In its Interpretation 748, the Court contends that Part IV Chapter II of the Civil Code on marriage violates ROC Constitution Article 22, protecting people the freedom of marriage, and Article 7, stating all ROC citizens to be equal. The Court rules that relevant authorities must amend or enact laws within two years to protect the right of marriage for same-sex couples. However, the Court did not specify whether the parliament should amend the Civil Code, add additional articles allowing same-sex marriage, or to create a separate law allowing same-sex civil union. Continue reading “Constitutional Court ruled in favor of same-sex marriage”
President Tsai Ing-wen is leading a delegation to visit four of Taiwan’s diplomatic allies in Central America, Honduras, Guatemala, Nicaragua, and El Salvador, in that order. The delegation will depart Taipei on 7 January, make fueling stop at Houston on the way there, and return to Taipei on 15 January via San Francisco. EVA Airways is selected to handle the delegation visit this time.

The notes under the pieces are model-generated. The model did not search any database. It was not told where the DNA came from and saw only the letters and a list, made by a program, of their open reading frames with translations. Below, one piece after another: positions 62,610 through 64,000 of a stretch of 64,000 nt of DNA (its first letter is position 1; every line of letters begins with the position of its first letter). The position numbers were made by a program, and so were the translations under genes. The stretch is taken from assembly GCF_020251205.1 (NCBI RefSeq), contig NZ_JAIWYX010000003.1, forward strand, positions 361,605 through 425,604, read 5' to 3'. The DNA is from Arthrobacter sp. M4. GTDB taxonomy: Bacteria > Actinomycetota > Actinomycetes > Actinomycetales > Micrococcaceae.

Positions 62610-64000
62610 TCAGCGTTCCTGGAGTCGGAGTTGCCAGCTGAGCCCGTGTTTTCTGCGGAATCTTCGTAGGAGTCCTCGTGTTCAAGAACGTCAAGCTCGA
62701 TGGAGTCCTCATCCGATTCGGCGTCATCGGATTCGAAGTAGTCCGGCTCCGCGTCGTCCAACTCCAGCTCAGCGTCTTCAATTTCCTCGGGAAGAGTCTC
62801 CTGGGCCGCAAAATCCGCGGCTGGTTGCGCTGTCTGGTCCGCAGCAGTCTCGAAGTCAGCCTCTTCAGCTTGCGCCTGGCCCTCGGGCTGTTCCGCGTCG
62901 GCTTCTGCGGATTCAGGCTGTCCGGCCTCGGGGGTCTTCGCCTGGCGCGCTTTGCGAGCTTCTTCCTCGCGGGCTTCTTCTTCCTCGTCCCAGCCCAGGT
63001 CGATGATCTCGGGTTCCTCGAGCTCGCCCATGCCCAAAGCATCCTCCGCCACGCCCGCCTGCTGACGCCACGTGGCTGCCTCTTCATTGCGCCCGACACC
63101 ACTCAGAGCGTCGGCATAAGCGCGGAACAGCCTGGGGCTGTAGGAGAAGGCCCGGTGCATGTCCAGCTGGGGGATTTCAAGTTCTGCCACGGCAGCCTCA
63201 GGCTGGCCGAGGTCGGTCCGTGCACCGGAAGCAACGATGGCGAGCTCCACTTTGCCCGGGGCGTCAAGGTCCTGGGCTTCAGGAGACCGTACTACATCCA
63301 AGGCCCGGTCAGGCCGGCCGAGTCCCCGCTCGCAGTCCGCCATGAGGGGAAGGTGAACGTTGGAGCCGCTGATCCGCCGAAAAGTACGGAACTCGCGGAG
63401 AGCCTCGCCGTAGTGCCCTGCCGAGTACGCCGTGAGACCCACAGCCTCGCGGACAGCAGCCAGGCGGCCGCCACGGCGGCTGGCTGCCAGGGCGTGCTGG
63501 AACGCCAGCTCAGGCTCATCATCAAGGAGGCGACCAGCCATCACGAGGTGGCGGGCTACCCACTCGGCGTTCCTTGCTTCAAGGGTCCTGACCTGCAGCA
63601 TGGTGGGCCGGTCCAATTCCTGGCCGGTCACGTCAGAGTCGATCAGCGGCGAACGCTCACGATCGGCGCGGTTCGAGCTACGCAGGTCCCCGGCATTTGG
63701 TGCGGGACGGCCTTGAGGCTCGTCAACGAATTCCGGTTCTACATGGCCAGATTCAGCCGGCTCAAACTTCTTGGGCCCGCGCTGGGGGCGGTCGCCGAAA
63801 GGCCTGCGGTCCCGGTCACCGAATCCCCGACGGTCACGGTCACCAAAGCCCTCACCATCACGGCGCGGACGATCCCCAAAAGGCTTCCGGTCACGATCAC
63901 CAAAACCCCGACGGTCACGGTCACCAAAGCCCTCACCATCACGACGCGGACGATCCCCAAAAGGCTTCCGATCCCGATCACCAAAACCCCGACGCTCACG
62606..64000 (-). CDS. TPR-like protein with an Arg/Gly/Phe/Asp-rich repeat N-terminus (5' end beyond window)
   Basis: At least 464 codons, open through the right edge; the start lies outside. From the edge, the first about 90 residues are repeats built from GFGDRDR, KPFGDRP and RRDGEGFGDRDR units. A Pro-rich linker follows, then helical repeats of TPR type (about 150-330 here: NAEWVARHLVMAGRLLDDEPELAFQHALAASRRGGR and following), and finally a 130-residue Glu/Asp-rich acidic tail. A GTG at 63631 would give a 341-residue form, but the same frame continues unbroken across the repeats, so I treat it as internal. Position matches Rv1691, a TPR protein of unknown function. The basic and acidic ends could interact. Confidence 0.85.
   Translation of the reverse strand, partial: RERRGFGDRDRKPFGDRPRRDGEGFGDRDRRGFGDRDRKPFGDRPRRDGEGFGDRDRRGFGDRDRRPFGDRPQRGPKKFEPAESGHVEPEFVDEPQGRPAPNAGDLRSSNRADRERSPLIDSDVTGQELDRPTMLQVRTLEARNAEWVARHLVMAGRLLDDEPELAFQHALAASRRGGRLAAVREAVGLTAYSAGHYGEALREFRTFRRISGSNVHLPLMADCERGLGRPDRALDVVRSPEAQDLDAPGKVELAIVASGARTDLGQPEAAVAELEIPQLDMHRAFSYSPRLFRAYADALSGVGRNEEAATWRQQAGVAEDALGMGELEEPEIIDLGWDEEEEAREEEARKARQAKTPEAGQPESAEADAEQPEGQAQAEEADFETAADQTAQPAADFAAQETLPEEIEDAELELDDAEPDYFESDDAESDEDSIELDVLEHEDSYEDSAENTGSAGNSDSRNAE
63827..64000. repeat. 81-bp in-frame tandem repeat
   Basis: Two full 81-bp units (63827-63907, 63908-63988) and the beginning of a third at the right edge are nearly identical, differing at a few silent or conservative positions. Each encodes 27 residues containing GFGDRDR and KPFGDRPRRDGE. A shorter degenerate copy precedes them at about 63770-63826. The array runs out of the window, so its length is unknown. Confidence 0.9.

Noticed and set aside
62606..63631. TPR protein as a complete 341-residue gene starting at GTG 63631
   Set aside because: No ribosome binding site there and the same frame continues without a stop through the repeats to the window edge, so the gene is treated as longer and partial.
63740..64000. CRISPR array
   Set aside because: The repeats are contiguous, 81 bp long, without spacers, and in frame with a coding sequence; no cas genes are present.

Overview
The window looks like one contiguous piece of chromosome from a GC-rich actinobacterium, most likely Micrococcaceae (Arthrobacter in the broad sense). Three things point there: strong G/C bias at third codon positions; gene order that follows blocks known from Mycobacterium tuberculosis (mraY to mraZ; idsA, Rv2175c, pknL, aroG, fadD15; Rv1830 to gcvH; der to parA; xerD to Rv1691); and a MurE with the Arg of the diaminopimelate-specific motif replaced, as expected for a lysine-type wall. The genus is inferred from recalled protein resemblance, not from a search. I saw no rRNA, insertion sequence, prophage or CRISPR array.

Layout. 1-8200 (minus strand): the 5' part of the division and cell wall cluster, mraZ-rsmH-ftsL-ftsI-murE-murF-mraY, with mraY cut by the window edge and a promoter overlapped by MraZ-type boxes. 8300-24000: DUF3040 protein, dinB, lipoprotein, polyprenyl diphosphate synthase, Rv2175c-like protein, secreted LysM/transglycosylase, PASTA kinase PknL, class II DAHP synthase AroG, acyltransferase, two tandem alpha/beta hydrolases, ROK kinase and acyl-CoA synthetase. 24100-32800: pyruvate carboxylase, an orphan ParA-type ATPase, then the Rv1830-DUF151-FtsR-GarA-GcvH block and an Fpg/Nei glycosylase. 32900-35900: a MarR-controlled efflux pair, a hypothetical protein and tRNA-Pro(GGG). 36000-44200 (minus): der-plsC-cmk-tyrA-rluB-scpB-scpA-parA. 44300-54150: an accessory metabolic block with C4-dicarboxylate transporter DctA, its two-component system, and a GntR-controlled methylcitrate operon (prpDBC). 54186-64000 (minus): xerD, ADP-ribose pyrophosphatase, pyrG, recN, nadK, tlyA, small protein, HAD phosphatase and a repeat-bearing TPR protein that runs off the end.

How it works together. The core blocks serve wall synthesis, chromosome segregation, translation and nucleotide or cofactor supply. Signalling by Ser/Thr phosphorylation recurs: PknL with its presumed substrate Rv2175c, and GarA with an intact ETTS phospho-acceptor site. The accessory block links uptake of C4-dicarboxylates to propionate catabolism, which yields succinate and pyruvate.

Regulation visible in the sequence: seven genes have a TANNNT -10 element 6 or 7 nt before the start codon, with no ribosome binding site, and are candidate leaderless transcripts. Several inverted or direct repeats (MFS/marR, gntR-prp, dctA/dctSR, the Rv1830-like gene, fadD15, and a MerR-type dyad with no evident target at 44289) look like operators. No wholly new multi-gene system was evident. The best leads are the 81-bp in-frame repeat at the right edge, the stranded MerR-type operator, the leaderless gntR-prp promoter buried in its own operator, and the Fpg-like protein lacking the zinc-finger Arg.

President Tsai is expected to meet with the head of state of each country, and also attend the inauguration ceremony of President Daniel Ortega of Nicaragua on 10 January. She will also visit Taiwanese business in the region and the Secretariat of Sistema de la Integración Centroamericana (SICA, Central American Integrated System, in which Taiwan is an observer) in San Salvador. The ROC first established diplomatic relations with Honduras in 1965, with Guatemala in 1960, with Nicaragua in 1990, and with El Salvador in 1961. Other allies in the region include Belize and Panama (Costa Rica broke relations with the ROC in 2007), making Central America the most Taiwan-friendly region in the world.